Louis Moreau Gottschalk was an American virtuoso pianist and composer of romantic and popular multicultural music. He was born in the French Quarter section of New Orleans in 1829. His family cultural heritage was European and Louisiana Creole, and the cultural identity of the city was largely Creole. Encouraged to embrace music from very early age, he was exposed to the French and African-tinged Caribbean folk music that characterized the music of the Creoles. At age three he began to play piano, quickly showing exceptional natural technical abilities and innate skills as an improviser.
In 1840 (age 11) Gottschalk made an informal début at the St. Charles Hotel, identified in the programme as “a young Creole.” Although he had performed many recitals in salons of wealthy New Orleans households he had not yet performed in public concerts. In the début programme he performed a popular Latin dance tune and improvised a set of variations with a very personal imprint. The début was very successful and Gottschalk gained recognition around the New Orleans music community.
In 1842 (about age 13), he and his family decided that a high level classical music education in Europe would be appropriate and necessary for the young prodigy to grow into a mature artist. Gottschalk left the United States and sailed to Europe to fulfill his musical ambitions. His experience there began with with disappointment, having been refused admission to the Paris Conservatory. Persistent, he then studied privately with Karl Hallé, Camille-Marie Stamaty and Pierre Malenden (the latter teaching composition). Culturally well-groomed, he spoke impeccable French (his native language from New Orleans), and was fluent in English, Spanish, Italian and German. He socialized in the upper echelons of the Parisian art music community meeting Chopin, Berlioz, Liszt, and other famous composers. Frédéric Chopin was quite impressed with Gottschalk’s technical abilities as a pianist. Gottschalk made his highly successful professional concert début in Paris in 1849. He further developed his career as a concert pianist touring Europe, dazzling audiences with his virtuoso playing and Creole-inspired compositions.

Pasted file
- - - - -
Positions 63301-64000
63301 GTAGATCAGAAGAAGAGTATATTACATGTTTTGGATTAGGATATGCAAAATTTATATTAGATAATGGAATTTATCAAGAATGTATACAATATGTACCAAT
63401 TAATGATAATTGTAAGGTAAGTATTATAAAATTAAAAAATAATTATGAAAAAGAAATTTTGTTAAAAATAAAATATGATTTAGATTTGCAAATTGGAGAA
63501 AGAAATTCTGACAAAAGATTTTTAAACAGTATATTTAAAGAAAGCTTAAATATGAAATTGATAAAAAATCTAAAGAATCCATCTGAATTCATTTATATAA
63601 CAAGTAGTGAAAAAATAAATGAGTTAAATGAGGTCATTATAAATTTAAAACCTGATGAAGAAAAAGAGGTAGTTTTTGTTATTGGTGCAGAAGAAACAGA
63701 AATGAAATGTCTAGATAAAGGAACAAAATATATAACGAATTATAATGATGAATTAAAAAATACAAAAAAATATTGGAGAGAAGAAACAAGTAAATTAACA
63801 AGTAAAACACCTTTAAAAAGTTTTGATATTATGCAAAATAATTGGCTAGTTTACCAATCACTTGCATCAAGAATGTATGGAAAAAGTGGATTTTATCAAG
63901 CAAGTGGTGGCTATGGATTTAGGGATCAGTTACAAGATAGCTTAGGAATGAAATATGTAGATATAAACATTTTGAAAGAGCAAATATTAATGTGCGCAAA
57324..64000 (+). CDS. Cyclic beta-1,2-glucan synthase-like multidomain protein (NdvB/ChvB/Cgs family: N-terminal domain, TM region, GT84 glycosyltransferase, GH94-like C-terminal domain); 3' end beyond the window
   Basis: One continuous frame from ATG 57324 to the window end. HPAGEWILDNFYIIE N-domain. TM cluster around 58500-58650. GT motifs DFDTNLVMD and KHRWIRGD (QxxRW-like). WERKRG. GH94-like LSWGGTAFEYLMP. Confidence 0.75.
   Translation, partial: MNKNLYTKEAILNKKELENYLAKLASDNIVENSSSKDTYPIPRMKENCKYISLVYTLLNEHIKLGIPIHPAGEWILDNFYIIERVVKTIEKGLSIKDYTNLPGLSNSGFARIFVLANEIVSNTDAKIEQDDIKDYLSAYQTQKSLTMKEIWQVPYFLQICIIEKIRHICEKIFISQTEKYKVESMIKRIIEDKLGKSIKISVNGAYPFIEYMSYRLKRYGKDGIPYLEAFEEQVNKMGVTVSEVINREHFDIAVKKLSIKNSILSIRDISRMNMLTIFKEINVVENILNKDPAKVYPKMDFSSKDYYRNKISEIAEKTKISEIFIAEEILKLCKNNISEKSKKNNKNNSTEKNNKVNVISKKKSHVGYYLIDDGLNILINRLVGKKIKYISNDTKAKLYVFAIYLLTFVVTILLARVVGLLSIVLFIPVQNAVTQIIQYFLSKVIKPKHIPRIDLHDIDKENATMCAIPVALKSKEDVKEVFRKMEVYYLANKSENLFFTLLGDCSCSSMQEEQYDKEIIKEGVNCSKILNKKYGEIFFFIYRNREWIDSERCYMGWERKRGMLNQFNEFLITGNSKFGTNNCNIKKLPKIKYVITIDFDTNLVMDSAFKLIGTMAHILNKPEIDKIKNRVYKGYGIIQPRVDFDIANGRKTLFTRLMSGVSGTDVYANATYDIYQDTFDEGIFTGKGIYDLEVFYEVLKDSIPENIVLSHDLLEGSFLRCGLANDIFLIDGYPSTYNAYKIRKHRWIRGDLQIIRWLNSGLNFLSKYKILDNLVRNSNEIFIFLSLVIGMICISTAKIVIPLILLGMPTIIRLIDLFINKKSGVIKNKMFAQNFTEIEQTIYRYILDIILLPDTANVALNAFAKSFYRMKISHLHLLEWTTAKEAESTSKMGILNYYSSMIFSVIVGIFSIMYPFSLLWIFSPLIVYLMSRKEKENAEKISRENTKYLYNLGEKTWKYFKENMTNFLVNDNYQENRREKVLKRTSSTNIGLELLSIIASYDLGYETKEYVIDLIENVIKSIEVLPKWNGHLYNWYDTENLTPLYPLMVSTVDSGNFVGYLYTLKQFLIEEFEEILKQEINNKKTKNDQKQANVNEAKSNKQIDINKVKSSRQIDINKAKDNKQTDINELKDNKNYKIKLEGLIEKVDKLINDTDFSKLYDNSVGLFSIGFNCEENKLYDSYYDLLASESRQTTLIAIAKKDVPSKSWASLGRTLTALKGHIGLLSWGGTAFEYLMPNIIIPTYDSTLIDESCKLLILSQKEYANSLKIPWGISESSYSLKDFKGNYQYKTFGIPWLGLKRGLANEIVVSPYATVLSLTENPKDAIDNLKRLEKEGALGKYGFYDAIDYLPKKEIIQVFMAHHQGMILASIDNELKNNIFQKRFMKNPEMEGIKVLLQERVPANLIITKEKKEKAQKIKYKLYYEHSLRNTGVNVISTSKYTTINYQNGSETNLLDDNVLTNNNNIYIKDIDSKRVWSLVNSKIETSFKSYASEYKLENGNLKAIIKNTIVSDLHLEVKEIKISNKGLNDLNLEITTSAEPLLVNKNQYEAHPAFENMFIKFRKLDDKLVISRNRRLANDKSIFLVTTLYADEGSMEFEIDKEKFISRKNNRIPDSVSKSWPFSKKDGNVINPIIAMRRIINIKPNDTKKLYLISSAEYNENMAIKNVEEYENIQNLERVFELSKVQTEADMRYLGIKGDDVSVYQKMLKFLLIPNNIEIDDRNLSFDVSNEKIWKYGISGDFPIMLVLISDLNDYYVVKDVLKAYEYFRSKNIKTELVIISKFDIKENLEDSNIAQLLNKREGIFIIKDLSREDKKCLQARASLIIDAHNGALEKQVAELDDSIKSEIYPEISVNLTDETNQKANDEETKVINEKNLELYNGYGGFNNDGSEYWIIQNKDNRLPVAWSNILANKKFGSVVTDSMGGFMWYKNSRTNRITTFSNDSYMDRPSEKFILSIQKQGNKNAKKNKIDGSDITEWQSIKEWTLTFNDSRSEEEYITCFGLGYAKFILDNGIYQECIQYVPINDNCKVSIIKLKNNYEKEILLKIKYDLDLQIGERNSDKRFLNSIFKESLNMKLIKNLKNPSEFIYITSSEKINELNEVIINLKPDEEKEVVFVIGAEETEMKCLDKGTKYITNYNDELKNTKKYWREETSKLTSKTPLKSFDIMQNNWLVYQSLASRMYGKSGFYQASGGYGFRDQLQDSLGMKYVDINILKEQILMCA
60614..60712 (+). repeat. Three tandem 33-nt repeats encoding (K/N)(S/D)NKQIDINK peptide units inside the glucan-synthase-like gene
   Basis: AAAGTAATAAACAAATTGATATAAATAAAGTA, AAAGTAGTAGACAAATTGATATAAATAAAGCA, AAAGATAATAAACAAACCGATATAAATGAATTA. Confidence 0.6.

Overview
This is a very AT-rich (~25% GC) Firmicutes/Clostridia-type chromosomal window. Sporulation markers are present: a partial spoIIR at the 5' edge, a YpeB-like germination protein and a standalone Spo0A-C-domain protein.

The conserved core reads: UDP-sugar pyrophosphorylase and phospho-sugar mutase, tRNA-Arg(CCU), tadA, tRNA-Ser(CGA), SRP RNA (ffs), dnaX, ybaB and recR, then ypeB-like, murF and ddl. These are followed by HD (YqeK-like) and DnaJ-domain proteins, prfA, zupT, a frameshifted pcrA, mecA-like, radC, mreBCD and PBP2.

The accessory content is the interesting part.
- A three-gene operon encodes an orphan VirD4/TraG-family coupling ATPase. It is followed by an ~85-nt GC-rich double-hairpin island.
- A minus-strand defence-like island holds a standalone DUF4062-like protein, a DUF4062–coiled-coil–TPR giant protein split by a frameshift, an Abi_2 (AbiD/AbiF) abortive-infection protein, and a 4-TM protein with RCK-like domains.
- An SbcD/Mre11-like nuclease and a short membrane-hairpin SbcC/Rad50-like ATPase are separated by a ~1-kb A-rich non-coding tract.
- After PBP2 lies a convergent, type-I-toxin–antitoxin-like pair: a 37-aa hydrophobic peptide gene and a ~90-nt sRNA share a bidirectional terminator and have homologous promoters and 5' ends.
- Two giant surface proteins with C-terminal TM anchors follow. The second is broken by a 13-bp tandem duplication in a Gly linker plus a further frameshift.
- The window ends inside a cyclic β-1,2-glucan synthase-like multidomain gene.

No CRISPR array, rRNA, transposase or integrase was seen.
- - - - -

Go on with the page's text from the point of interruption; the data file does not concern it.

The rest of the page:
Despite his success in Europe, Gottschalk became skeptical of European musical life. He ridiculed the cult of the genius (the ‘long hairs’) and the grotesque idiosyncrasies developed by some of his European fellow pianists. In 1853 he decided to return to the United States. The return might also be viewed as an opportunity for Gottschalk to capitalize on his European reputation and establish himself in an ‘open field’ free of competition. Gottschalk established an intense touring schedule in 1854. He toured extensively from Cuba to Canada and throughout the United States. He never married, preferring instead to travel and from 1857 to 1862 to trace his Creole history back to the Caribbean region as well as Cuba and South America.
In 1862, he returned to the United States in the midst of the American Civil War (1861-1865). He embarked on yet another grueling cross-country tour, averaging one recital a day for nearly three-and-a-half years, throughout the Civil War. Although a native of New Orleans, Louisiana, he very much opposed the secessionist movement of the 11 Southern States and described the American Union as "one of the most beautiful of political monuments.” He sometimes performed close to the battlefields, where he would play his patriotic piece, The Union (A Concert Paraphrase on National Airs), for Federal troops. In 1864, Gottschalk would perform The Union for President Abraham Lincoln and an audience at the White House.
From 1865 until his death in 1869, Gottschalk, after having been falsely accused of seducing a young California woman with whom he was seen after hours, was forced by the scandal to travel to Latin America. After three years in Peru, Chile and Uruguay, playing recitals and presenting a series of Berlioz inspired “monster concerts”, he arrived in Rio de Janeiro in May 1869. Six months later, weakened by overwork and a tropical fever, he collapsed during a recital: after playing his own composition called Morte!!! (She is dead!!) (1868). Louis Moreau Gottschalk died Saturday, December 18, 1869, in Tijuca (Brazil).
Much has been written about Gottschalk’s technical abilities as a virtuoso pianist. Unfortunately, there are no recordings of his performances to preserve this legacy. His status as a composer and his choices of Creole influenced concert material however, is controversial and received much negative criticism from elitist puritan critics. As a result, his works (with the exception of a few pieces) have been forgotten. He is generally regarded as a minor figure in 19th century American music. Despite fading into artistic obscurity, Gottschalk has been championed by important 20th century writers such as Harold C. Schonberg, Robert Offergeld, and Lincoln Kirstein. American concert pianists and scholars Eugene List, Jeanne Behrend, and John Kirkpatrick performed his works regularly. In summary he might be best described as an An American Original (with natural inclination to be an ethnomusicologist) who sought to foster a distinctively American musical culture.
-- Kaila Rochelle
- The official Gottschalk website
- Bamboula! The Life and Times of Louis Moreau Gottschalk - Biography by S. Frederick Starr
- Our Gottschalk - Article by Terry Teachout
- Notes of a Pianist - Gottschalk's diaries edited by Jeanne Behrend